Argument Recap

This month, the Federal Circuit heard oral argument in Amarin Pharma, Inc. v. Hikma Pharmaceuticals USA Inc., a case that attracted an amicus brief. In this case, the Federal Circuit is reviewing a district court’s grant of a motion to dismiss inducement claims under Federal Rule of Civil Procedure 12(b)(6) for failure to state a claim. This is our argument recap.

Nathan K. Kelley argued for Amarin. He began by arguing that for induced infringement Amarin just has to “lay out a plausible theory of induced infringement which requires actual infringement.” Furthermore, he argued, Amarin has evidence showing intent to induce infringement with “press releases” and a “website.” He argued, in particular, that Hikma’s website displays a “therapeutic category” and that it does “not have approval to market throughout that entire category.” He emphasized that Hikma put out press releases that included representations its generic drug was the equivalent of Amarin’s drug Vascepa that is used to reduce heart attack and stroke, which is covered by the patents-in-suit.

A judge asked if there is an “obligation on a generic manufacturer”–like a duty of clarity–to make clear in advertising and press releases the uses of the generic drug. Kelley argued Hikma should consider the effect of the press releases “on the listener.” Kelley emphasized that the factual question in the case is “what a reasonable physician would understand the product would be marketed for.” As for how the question would be answered by the jury, Kelley suggested evidence would come in through testimony of people in the “health care industry.”

In his conclusion, Kelley emphasized the district court acknowledged evidence related to Hikma’s intent to market the generic in a similar way to Amarin’s drug Vascepa, and he argued that type of evidence should be considered by the jury.

Charles V. Klein argued for Hikma. Klein emphasized his view that Amarin’s argument is incorrect, because physicians may not “infer inducing conduct from vague statements.” Klein emphasized that inducement requires a showing of “affirmative steps in this context to tell health care providers they should perform . . . every element of an asserted patent claim.”

A judge asked whether there is any difference in the press release by Hikma here and a press release in a past case where the court found there was inducement of infringement. In Hikma’s press release, he argued, Hikma did not refer to a cardiovascular use of the drug and merely stated that it is a generic version of another judge. Klein argued the court in the previous case said this was not enough to induce infringement. He also emphasized that a defendant has no “obligation to disclaim infringement” and that Amarin, by contrast, has to show that “Hikma took affirmative steps to induce” infringement.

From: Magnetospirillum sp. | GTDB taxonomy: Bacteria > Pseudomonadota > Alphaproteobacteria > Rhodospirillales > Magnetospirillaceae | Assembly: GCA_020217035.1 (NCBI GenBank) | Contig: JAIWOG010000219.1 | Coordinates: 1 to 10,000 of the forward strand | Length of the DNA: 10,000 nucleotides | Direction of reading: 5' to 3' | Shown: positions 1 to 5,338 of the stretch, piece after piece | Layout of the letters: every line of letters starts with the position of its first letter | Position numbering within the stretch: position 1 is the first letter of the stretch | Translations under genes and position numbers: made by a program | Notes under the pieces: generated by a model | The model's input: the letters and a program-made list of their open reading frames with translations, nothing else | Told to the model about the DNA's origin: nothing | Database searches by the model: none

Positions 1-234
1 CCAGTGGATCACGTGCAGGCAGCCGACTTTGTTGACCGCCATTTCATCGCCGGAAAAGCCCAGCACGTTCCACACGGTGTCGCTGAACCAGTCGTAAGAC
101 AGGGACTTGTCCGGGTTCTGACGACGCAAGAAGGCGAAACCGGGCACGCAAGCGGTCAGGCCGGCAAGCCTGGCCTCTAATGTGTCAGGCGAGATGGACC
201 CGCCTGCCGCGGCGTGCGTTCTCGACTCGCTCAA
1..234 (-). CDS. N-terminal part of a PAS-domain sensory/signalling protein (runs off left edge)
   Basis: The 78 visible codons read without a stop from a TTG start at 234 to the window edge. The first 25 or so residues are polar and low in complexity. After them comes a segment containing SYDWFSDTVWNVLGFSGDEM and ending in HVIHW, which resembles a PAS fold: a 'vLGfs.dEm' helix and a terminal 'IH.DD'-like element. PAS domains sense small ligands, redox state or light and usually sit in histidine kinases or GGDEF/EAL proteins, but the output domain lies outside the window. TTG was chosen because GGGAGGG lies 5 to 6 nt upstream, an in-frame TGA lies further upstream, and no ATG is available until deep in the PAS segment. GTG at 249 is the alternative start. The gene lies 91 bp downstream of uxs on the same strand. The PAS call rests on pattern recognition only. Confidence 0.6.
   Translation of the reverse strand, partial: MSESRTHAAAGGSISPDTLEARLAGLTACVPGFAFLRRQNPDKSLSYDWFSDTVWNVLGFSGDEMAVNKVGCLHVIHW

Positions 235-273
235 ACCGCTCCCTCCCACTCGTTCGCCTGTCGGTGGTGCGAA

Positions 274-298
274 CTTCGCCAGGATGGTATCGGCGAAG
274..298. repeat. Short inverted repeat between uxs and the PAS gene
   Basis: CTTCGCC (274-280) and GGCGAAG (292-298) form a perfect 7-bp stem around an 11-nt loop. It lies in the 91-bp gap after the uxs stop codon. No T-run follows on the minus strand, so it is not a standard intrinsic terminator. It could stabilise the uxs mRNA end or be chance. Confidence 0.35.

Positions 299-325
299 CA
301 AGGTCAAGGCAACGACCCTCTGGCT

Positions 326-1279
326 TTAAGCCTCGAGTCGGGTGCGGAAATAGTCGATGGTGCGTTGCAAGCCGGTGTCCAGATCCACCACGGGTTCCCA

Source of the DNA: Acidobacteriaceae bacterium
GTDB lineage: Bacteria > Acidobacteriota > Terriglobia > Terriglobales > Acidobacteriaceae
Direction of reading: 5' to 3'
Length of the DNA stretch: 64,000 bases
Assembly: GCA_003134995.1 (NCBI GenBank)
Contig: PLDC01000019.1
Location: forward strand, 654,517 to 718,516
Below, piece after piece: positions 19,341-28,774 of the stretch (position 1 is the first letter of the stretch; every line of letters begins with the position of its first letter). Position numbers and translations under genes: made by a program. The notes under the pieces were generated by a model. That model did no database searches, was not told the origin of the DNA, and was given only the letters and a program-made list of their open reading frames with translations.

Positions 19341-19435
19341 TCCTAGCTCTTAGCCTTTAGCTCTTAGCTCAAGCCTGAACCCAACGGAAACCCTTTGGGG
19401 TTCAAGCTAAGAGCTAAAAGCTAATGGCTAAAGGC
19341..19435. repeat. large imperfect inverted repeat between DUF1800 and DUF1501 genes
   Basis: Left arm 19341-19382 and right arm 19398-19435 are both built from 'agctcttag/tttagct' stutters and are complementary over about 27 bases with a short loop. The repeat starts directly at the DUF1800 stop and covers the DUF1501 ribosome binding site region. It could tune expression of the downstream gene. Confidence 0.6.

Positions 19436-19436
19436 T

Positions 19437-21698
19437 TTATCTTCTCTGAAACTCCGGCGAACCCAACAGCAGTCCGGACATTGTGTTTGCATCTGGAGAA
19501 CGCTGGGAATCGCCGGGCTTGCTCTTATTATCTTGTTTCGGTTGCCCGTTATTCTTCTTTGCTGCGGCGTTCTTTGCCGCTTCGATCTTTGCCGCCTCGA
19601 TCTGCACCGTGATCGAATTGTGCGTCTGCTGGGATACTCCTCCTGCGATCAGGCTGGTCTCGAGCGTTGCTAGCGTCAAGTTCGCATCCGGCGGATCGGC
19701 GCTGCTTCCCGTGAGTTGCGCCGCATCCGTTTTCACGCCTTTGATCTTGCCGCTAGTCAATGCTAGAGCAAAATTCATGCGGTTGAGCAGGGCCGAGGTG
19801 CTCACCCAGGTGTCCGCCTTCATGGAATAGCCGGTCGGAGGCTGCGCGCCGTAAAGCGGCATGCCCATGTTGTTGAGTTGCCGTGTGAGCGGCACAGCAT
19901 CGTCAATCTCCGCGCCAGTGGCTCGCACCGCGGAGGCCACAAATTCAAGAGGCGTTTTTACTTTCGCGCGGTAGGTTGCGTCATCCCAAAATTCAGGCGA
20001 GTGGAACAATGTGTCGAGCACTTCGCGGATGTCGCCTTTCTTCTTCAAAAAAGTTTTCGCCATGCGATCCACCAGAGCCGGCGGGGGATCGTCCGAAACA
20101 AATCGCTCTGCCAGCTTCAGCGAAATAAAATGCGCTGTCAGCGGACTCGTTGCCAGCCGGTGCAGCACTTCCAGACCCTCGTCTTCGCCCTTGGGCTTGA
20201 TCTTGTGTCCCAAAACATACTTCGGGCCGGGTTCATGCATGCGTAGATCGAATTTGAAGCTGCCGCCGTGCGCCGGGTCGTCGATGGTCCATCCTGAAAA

Klein argued the court should affirm that “there’s no plausible allegation” that Hikma is “actively encouraging a health care provider to actually perform every step of the patented method.” He pointed out, in this regard, that the district court found expert testimony “irrelevant because the label itself doesn’t instruct health care providers to actually perform each and every step” of the patented method.

Klein concluded by arguing that what matters in the case is whether the alleged statements in the Hikma press release or website “plausibly and actively encourage each and every step of the patented method.” Klein emphasized that they do not, and this is why summary judgement was granted.

In rebuttal, Kelley argued that in the previous case a jury was able to find inducement based on an advertisement that said the drug was generic and referred broadly to multiple uses. He argued in this case Hikma is trying to say that a jury could not plausibly find inducement because of a “little tweak” in the facts–that in Hikma’s press release Hikma refers to multiple uses. He emphasized that physicians observed Hikma’s press release and saw that its drug was the generic equivalent of Amarin’s drug. This, he argued, creates a question for the jury of inducement of infringement.

We will continue monitoring this case and report on developments.